Past Imperfect by Julian Fellowes

Today’s young, in righteous, understandable defence of their own time, generally reject our reminiscences about a golden age

“Past Imperfect,” by “Downton Abbey” writer Julian Fellowes, plays out an interesting premise — rich old bastard Damian Baxter hires his estranged friend to track down five women from their past before he dies (and his death is imminent), for the purpose of discerning whether he is the father of any of their children.


Set in the 1960s, “Past Imperfect” concerns itself with the continued fall of the aristocracy — a subject “Downton Abbey” addresses, albeit in an earlier period of history. By the time of “Past Imperfect,” the great houses are nearly all gone, and the once-great families are living in dower houses or groundskeepers cottages, and being a bona-fide princess won’t help you land a husband if you’re not the complete package in all ways.

Our strange, patronising culture, where middle-aged television presenters dishonestly pretend to share the tastes and prejudices of their teenage audience in order to gain their trust, had not arrived. In short, in this as in so many areas, we did not think in the way that people think today

The book is largely plot-driven, and the characters are little more than sketches. Rich people doing rich people stuff.

In short, we were a product of our backgrounds in a way that would be rare

This makes it difficult to care about the premise (will the heir be found before Damian dies? and who is it?) and about the love triangle that wrenches the narrator throughout the book (the object of the narrator’s lifelong devotion seems like a perfectly nice woman, and she’s allegedly very beautiful, but beyond that, she has no distinguishing characteristics).

There we are, then.’ I smiled. ‘I like the way she cannot curse you. It’s quite Keatsian. Like a verse from ‘Isabella, or The Pot of Basil’: “She weeps alone for pleasures not to be.

Even the plot wears thin at times. Throughout the book, the characters refer to a Terrible Pivotal Event that occurred in Portugal, and when we finally get the details of said event, near the end of the book, it’s pretty anticlimactic.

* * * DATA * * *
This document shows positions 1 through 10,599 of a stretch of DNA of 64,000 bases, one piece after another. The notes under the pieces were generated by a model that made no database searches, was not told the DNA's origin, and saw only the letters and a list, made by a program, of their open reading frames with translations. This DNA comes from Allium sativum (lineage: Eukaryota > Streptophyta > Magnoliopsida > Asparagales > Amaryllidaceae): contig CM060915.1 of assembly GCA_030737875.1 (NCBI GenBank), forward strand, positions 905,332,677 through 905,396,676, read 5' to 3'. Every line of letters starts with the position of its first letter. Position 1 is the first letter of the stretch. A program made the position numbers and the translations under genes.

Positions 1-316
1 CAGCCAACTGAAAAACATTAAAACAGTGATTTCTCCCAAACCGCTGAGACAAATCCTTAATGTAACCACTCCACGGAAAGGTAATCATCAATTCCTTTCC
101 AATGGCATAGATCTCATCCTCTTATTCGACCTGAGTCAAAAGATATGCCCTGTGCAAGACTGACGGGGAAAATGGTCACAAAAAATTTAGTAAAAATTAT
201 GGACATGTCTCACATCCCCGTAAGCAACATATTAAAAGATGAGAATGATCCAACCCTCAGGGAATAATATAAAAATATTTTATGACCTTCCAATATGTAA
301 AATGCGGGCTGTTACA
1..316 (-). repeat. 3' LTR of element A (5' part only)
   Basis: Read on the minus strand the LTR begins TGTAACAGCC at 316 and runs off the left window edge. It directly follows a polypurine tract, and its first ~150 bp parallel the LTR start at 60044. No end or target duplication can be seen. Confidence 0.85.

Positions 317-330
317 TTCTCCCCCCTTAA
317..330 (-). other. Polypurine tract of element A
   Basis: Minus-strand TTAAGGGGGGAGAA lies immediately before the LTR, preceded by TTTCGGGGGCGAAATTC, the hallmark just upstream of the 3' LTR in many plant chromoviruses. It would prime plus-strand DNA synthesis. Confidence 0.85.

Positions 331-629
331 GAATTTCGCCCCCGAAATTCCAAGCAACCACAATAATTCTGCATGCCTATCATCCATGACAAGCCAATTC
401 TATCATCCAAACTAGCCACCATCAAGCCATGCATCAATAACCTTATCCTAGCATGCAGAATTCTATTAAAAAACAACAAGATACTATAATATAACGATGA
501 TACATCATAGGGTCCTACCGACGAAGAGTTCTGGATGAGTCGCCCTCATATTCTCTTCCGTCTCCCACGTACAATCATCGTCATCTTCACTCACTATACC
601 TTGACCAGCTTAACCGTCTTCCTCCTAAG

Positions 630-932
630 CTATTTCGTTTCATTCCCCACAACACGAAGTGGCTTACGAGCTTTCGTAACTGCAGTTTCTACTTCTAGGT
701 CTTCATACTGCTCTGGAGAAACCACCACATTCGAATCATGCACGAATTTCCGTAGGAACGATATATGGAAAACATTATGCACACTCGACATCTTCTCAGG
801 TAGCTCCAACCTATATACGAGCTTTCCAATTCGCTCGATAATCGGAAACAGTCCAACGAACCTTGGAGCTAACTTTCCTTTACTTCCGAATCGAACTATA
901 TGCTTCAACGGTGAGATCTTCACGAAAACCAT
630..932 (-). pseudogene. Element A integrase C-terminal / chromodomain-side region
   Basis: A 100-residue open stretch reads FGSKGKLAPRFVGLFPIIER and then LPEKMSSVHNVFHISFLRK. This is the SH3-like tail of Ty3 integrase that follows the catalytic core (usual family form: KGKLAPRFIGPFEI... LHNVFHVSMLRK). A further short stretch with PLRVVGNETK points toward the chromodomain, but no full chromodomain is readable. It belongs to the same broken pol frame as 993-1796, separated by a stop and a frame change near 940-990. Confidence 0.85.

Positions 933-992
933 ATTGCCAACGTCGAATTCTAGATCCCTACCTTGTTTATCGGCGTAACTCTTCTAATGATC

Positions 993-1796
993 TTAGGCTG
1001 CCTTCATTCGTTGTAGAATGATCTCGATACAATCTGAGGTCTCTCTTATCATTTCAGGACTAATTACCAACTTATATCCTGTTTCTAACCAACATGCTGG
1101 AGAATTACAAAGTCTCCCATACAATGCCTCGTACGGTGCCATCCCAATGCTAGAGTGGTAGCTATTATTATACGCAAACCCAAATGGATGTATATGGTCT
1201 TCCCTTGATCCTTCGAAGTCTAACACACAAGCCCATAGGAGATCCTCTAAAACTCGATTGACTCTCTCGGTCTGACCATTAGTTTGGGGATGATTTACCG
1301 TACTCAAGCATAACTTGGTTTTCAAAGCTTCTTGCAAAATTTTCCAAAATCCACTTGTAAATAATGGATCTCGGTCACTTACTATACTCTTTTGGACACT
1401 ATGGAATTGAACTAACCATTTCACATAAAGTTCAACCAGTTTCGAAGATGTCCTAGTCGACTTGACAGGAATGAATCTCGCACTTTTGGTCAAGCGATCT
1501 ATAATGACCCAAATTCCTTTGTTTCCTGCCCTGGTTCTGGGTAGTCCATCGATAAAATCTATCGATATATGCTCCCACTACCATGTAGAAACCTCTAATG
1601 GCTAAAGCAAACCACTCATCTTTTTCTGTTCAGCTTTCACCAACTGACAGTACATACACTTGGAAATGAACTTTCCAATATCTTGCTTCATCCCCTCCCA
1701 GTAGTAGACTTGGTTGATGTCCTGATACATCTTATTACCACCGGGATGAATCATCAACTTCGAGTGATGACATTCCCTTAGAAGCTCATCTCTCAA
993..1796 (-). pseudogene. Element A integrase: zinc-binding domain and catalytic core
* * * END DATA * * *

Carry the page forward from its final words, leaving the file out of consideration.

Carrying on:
Part of the reason for this is, there have been at least two other terrible events earlier in the book that were, to my mind, more interesting, and part of it is because the book’s too long (500 pages) and I had grown weary by that point. The revelation of who Damian’s heir is also fell pretty flat for me. What did work, were the class and the distinction that came through from the writing.

England, where behaviour was laid down according to the practice of, if not many centuries, at least the century immediately before, where everything from clothes to sexual morality was rigidly determined and, if we did not always obey the rules, we knew what they were.

The drama was also very mellow.

When they are in a partnership that is not going well, they attempt to inject a kind of drama into it by becoming moody and critical and permanently unsatisfied.

Do they imagine that by being demanding and edgy and cross, they will force you to work harder to make things better?

When the speaker (I suppose it’s the author since it’s written in first person POV) decides to find love somewhere else than in the marriage he was in, I was expecting explosions from the people near him. Instead plainness. He feels a “horrid sense that they were all pitying [him], pitying and despising [him]”

And when he finds his new love, the strong emotions are “overwhelming”:

We’ll have to see,’ she added and, in doing so, gave me a sense of her half-membership of the human race that was at the heart of her charm, a kind of emotional platform ticket that would allow her to withdraw at any moment from the experience on hand. I was entranced by her.

All in all, for me, the book was a bore.

Fellowes spends a great deal of time in the book (as well as in his hit TV show) engaged in analysis of/hand-wringing over the fall of the British aristocracy. In both this book and the TV show, characters who are members of the aristocracy repeatedly point out, “The world is changing. We must learn to adapt to it, or we will become irrelevant.” The book could easily be one-third shorter if all the unnecessary repetition of this were removed.

1/5 (Charity Pile)

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